5. Licenses and Insurance
Is your prospective guide properly licensed? It is truly amazing the number of purported "guides" that aren't. In every state I am aware of an integral part of the licensing procedure for guides requires proof of a minimum amount of liability insurance. While this amount varies from state to state, they all require it. As a client you have a right to expect that your guide is doing business within the laws or regulations established by the state they are working in. Part of that is providing insurance coverage. While the chances of an accident occuring while with a guide are statistically negligable, it doesn't hurt to know they are covered in the rare event something happens. Throughout much of the United States guides must be licensed by the US Coast Guard, in addition to any state requirements, if they use a motorized vessel. This requirement can vary widely and need not be consistent on every waterway in a state. For example, in Kentucky and Tennessee some lakes require a guide to be Coast Guard licensed while others do not. In Oregon, on the other hand, we're required to have a Coast Guard license if we use a motorized vessel on any bay or any navigable river. Further, due to the nature of a few of our rivers, we're required to have, in addition to a basic Coast Guard license, separate endorsements for the Snake, Columbia, Willamette and Rogue rivers if we're going to work on them. The easiest way to check this requirement is to contact the state licensing bureau. You can either ask the guide for the name and phone number of the state licensing bureau or contact the state capitol for the same information. Additionally, most natioanl parks and forests require separate licesing in addition to Coast Guard and state requirements. A word of caution; any prospective guide who hesitates or refuses to provide answers to any legitimate question you have about licensing probably has a reason they are not more forthcoming. You might want to take it as a hint and continue your search.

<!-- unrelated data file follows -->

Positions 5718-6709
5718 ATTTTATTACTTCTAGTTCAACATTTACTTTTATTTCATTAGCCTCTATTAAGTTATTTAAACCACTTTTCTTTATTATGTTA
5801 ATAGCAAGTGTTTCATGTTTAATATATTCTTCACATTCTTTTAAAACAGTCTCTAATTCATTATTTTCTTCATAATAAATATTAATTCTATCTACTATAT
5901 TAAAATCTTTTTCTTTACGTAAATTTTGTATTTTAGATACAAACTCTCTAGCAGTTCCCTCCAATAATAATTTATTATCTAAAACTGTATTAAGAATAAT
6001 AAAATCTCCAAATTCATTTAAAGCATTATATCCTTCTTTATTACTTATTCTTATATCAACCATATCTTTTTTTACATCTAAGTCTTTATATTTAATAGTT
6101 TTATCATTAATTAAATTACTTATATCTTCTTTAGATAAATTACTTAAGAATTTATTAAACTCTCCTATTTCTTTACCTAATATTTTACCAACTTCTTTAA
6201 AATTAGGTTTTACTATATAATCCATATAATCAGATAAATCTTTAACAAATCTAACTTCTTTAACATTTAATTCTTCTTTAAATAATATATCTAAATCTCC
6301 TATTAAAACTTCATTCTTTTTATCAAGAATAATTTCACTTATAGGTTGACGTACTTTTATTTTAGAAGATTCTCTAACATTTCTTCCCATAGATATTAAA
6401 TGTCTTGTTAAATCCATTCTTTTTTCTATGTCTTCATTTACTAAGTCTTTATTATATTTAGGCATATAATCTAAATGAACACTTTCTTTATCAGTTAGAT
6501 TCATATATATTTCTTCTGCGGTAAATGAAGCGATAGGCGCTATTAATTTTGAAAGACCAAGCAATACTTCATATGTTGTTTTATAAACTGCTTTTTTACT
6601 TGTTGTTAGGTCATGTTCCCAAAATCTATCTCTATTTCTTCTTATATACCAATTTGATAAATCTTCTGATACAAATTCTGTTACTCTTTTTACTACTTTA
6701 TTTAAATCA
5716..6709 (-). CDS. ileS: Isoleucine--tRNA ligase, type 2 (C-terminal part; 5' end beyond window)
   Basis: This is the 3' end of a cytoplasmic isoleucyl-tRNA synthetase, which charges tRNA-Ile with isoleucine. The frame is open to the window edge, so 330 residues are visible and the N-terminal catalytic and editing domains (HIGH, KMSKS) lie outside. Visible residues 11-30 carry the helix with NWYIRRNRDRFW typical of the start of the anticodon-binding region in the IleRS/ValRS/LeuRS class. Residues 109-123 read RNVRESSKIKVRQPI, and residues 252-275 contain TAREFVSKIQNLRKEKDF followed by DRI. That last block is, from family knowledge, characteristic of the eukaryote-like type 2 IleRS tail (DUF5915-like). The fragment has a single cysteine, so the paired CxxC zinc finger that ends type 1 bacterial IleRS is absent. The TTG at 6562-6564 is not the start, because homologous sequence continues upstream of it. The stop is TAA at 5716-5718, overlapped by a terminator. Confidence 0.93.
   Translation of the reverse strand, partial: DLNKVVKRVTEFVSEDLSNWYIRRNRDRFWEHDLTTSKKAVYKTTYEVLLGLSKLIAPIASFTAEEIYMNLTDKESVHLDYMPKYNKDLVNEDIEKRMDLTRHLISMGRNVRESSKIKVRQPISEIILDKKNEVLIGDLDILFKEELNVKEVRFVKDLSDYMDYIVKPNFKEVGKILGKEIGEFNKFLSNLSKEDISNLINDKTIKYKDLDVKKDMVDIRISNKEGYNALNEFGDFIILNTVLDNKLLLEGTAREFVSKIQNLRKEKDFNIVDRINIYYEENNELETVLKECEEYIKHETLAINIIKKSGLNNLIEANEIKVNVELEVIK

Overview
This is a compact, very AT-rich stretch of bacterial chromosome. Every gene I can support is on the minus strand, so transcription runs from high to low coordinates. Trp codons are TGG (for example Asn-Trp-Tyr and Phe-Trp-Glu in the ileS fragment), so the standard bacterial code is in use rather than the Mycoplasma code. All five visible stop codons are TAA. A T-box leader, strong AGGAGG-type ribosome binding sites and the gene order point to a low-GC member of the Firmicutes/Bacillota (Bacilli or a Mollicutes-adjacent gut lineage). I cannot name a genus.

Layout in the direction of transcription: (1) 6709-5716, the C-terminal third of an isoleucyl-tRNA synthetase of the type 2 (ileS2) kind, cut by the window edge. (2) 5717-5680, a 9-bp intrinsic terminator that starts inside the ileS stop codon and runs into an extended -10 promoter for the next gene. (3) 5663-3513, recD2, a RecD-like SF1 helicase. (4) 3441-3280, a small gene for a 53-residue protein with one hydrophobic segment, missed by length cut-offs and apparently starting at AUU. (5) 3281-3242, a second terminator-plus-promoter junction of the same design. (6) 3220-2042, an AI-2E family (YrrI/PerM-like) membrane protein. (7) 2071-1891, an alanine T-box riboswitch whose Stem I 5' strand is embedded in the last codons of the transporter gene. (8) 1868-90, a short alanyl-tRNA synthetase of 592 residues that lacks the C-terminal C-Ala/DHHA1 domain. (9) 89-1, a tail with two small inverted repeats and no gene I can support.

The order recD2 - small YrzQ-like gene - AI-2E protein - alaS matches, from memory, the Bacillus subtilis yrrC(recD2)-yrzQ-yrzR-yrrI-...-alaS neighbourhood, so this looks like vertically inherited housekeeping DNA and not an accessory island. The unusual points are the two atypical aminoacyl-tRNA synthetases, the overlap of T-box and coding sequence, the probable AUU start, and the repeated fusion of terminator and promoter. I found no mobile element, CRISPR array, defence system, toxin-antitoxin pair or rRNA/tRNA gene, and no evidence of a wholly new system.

6. What Is Included?
Be sure you understand exactly what is included in the price you are paying. Whether it's a one week remote guided fishing trip in Alaska or a day on your local lake, be sure you and your guide both understand exactly what you are getting. On a simple one day fishing trip any good, professional experienced guide should provide all of the necessary tackle, gear and bait as a basic minimum. On the other hand that extended remote trip up the Amazon or on an Alaskan river should include more. Most local guides, regardless of the area you are fishing in, do not as a normal course of events include either lunch or fishing licenses as a part of their daily trips. However, some do. And, understandably, they charge more than another guide in the same area targeting the same species. Most Alaskan lodges, for example, include the price of transportation from a destination city in Alaska to and from their lodge. On the other hand, I know of no Oregon guide that's willing to drive to Portland to pick up clients at the airport for a single days' excursion.
7. Discounts And Package Deals
There is a world of difference between a discount and a package deal. Generally speaking a discount is offered to individuals, or more commonly to groups, willing to book more than one day with a guide. Package deals on the other hand usually have a discount already figured into them. Again, generally speaking, discounts are negotiable while package price deals are not. Many guides offer discounts ranging from as low as five percent to as high as twenty percent to either individuals or groups who are willing to book multiple consecutive days with them. This is a good deal for both parties. The client can realize a considerable savings while the guide doesn't have to worry about booking each of those days with different groups. It saves you money and the guide time and effort. If the web site or brochure you look at doesn't mention discounts it's a good idea to ask the guide directly. Like most business people guides can be reluctant to advertise any discount at all on their basic rate. On the other hand, and particularly in the case of multiple consecutive days, most guides recognize the value inherent in discounts and will negotiate with you.
8. People Skills